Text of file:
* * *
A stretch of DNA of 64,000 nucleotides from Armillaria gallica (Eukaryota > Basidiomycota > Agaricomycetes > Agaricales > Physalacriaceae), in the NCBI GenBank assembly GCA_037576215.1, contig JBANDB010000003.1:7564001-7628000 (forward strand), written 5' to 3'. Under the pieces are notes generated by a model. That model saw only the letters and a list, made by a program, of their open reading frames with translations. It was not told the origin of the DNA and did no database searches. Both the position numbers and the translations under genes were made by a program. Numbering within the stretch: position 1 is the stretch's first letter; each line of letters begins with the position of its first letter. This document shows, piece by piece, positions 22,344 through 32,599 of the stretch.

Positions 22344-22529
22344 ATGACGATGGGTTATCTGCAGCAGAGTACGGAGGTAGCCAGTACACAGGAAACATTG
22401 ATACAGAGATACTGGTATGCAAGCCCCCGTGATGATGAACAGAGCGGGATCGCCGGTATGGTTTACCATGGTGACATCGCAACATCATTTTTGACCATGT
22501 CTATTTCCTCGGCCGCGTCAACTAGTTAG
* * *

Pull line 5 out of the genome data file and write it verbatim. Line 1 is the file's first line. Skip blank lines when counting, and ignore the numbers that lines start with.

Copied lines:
22501 CTATTTCCTCGGCCGCGTCAACTAGTTAG